11. Guo, H. H., Choe, J. & Loeb, L. A. (2004) Proc. Natl. Acad. Sci. USA 101, 9205-9210. [PMC free article] [PubMed]
12. Daugherty, P. S., Chen, G, Iverson, B. L. & Georgiou, G. (1999) Proc. Natl. Acad. Sci. USA 97, 2029-2034. [PMC free article] [PubMed]
13. Shortle, D. & Lin, B. (1985) Genetics 110, 539-555. [PMC free article] [PubMed]
14. Poteete, A. R., Rennell, D, Bouvier, S. E. & Hardy, L. W. (1997) Protein Sci. 6, 2418-2425. [PMC free article] [PubMed]
15. Wilke, C. O. & Adami, C. (2003) Mutat. Res. 522, 3-11. [PubMed]
16. Chan, H. S. & Bornberg-Bauer, E. (2002) Appl. Bioinform. 1, 121-144. [PubMed]
17. Miyazawa, S. & Jernigan, R. L. (1985) Macromolecules 18, 534-552.
18. Wang, X, Minasov, G. & Shoichet, B. K. (2002) J. Mol. Biol. 320, 85-95. [PubMed]
19. Meyer, M. M., Silberg, J. J., Voigt, C. A., Endelman, J. B., Mayo, S. L., Wang, Z. G. & Arnold, F. H. (2003) Protein Sci. 12, 1686-1693. [PMC free article] [PubMed]
20. Anfinsen, C. B. (1973) Science 181, 223-230. [PubMed]
21. Ellis, R. J., Dobson, C. M. & Hartl, U. (1998) Trends Biochem. Sci. 23, 468-468. [PubMed]
22. Fersht, A. R. (1999) Structure and Mechanism in Protein Science (Freeman, New York).
23. Bava, K. A., Gromiha, M. M., Uedaira, H, Kitajimi, K. & Sarai, A. (2004) Nucleic Acids Res. 32, D120-D121. [PMC free article] [PubMed]
24. Wells, J. A. (1990) Biochemistry 29, 8509-8517. [PubMed]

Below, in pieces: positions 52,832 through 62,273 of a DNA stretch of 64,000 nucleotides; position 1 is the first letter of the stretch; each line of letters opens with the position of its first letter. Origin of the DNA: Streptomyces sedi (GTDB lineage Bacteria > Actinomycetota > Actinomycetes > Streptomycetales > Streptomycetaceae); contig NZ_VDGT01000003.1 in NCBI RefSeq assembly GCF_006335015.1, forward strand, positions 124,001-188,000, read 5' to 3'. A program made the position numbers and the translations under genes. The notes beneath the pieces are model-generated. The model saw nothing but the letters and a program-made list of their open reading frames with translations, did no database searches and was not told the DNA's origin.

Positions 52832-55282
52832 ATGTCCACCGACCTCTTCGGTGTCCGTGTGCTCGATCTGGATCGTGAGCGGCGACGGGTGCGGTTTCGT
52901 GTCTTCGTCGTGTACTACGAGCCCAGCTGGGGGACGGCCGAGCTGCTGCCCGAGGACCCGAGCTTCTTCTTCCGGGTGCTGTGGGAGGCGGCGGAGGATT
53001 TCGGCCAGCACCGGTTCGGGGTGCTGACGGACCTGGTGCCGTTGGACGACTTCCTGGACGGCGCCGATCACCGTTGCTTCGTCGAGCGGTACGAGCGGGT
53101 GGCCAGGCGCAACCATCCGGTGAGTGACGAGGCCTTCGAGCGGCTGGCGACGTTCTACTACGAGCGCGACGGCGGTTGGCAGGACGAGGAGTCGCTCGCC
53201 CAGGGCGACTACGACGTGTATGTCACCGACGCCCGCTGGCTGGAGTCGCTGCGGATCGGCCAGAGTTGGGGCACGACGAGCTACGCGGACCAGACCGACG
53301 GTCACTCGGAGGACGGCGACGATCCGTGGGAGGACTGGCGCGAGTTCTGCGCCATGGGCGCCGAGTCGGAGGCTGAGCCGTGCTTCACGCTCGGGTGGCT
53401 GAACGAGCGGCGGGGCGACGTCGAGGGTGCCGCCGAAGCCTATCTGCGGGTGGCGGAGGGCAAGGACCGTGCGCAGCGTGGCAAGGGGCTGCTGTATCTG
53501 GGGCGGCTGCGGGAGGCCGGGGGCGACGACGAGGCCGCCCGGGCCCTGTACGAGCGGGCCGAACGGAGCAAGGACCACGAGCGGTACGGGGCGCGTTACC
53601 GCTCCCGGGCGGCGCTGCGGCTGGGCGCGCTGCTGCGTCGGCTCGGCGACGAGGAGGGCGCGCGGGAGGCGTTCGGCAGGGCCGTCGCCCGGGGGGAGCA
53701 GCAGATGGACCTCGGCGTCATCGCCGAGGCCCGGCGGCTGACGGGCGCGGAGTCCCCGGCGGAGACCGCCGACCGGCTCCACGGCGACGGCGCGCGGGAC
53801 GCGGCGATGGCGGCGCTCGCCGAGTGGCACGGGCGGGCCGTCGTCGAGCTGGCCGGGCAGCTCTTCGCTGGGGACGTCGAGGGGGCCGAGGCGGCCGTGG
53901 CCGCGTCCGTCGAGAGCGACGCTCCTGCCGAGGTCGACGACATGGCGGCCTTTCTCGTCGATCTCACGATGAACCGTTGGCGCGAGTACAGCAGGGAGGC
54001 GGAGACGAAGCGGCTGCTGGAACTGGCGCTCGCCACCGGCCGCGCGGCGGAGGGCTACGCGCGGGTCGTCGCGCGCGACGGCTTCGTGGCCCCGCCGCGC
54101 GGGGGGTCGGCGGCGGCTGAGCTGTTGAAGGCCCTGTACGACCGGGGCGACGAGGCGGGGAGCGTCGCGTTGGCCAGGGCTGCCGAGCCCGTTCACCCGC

25. Zhang, X. J., Baase, W. A., Shoichet, B. K., Wilson, K. P. & Matthews, B. W. (1995) Protein Eng. 8, 1017-1022. [PubMed]
26. Serrano, L, Day, A. G. & Fersht, A. R. (1993) J. Mol. Biol. 233, 305-312. [PubMed]
27. van Kampan, N. G. (1992) Stochastic Processes in Physics and Chemistry (Elsevier, Amsterdam).
28. Dill, K. A., Bromberg, S, Yue, K, Fiebig, K. M., Yee, D. P., Thomas, P. D. & Chan, H. S. (1995) Protein Sci. 4, 561-602. [PMC free article] [PubMed]
29. Hinds, D. A. & Levitt, M. (1994) J. Mol. Biol. 243, 668-682. [PubMed]
30. Shakhnovich, E. I. & Gutin, A. M. (1993) Proc. Natl. Acad. Sci. USA 90, 7195-7199. [PMC free article] [PubMed]
31. Socci, N. D., Onuchic, J. N. & Wolynes, P. G. (1998) Proteins 32, 136-158. [PubMed]
32. Xia, Y. & Levitt, M. (2004) Curr. Opin. Struct. Biol. 14, 202-207. [PubMed]
33. Axe, D. D. (2004) J. Mol. Biol. 341, 1295-1315. [PubMed]
34. Loeb, D. D., Swanstrom, R, Everitt, L, Manchester, M, Stamper, S. E. & Hutchison, C. A., III (1989) Nature 340, 397-400. [PubMed]
35. Pakula, A. A., Young, V. B. & Sauer, R. T. (1986) Proc. Natl. Acad. Sci. USA 83, 8829-8833. [PMC free article] [PubMed]
36. Sun, F. (1995) J. Comput. Biol. 2, 63-86. [PubMed]
37. Drummond, D. A. & Arnold, F. H. (2004) arXiv: q-bio.QM/0411041.
38. Gilis, D. & Rooman, M. (2000) Protein Eng. 13, 849-856. [PubMed]
39. Guerois, R, Nielsen, J. E. & Serrano, L. (2002) J. Mol. Biol. 320, 369-387. [PubMed]
40. Orengo, C. A., Michie, A. D., Jones, S, Jones, D. T., Swindells, M. B. & Thornton, J. M. (1997) Structure (London) 5, 1093-1108. [PubMed]
41. Taverna, D. M. & Goldstein, R. A. (2002) J. Mol. Biol. 315, 479-484. [PubMed]
42. Wolynes, P. G. (1996) Proc. Natl. Acad. Sci. USA 93, 14249-14255. [PMC free article] [PubMed]
43. England, J. L. & Shakhnovich, E. I. (2003) Phys. Rev. Lett. 90, 218101. [PubMed]
44. Arnold, F. H. (1998) Acc. Chem. Res. 31, 125-131.

Articles from Proceedings of the National Academy of Sciences of the United States of America are provided here courtesy of National Academy of Sciences
PubReader format: click here to try


Related citations in PubMed

See reviews...See all...

Cited by other articles in PMC

See all...


Recent Activity

Your browsing activity is empty.

Activity recording is turned off.

Turn recording back on

See more...